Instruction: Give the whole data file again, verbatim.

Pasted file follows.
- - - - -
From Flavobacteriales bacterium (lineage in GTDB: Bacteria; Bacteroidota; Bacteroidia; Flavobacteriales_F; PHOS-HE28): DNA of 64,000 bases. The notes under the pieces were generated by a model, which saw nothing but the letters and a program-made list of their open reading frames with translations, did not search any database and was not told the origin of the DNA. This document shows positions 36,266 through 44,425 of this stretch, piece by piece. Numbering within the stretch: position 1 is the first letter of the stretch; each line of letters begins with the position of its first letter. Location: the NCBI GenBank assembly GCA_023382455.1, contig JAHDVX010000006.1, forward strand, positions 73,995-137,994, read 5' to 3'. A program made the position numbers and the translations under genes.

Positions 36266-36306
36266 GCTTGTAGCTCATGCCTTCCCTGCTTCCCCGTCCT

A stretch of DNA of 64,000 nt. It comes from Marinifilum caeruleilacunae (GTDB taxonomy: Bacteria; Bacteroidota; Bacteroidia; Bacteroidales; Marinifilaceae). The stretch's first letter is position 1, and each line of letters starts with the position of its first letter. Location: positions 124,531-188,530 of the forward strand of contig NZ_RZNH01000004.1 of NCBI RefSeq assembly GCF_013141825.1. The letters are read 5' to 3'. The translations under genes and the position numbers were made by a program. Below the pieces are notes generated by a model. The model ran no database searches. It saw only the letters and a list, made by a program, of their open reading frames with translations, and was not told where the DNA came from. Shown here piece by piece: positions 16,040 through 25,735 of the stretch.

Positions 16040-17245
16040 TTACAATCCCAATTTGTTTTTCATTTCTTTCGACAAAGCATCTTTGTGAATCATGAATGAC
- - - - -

From Flavobacteriales bacterium (lineage in GTDB: Bacteria; Bacteroidota; Bacteroidia; Flavobacteriales_F; PHOS-HE28): DNA of 64,000 bases. The notes under the pieces were generated by a model, which saw nothing but the letters and a program-made list of their open reading frames with translations, did not search any database and was not told the origin of the DNA. This document shows positions 36,266 through 44,425 of this stretch, piece by piece. Numbering within the stretch: position 1 is the first letter of the stretch; each line of letters begins with the position of its first letter. Location: the NCBI GenBank assembly GCA_023382455.1, contig JAHDVX010000006.1, forward strand, positions 73,995-137,994, read 5' to 3'. A program made the position numbers and the translations under genes.

Positions 36266-36306
36266 GCTTGTAGCTCATGCCTTCCCTGCTTCCCCGTCCT

A stretch of DNA of 64,000 nt. It comes from Marinifilum caeruleilacunae (GTDB taxonomy: Bacteria; Bacteroidota; Bacteroidia; Bacteroidales; Marinifilaceae). The stretch's first letter is position 1, and each line of letters starts with the position of its first letter. Location: positions 124,531-188,530 of the forward strand of contig NZ_RZNH01000004.1 of NCBI RefSeq assembly GCF_013141825.1. The letters are read 5' to 3'. The translations under genes and the position numbers were made by a program. Below the pieces are notes generated by a model. The model ran no database searches. It saw only the letters and a list, made by a program, of their open reading frames with translations, and was not told where the DNA came from. Shown here piece by piece: positions 16,040 through 25,735 of the stretch.

Positions 16040-17245
16040 TTACAATCCCAATTTGTTTTTCATTTCTTTCGACAAAGCATCTTTGTGAATCATGAATGAC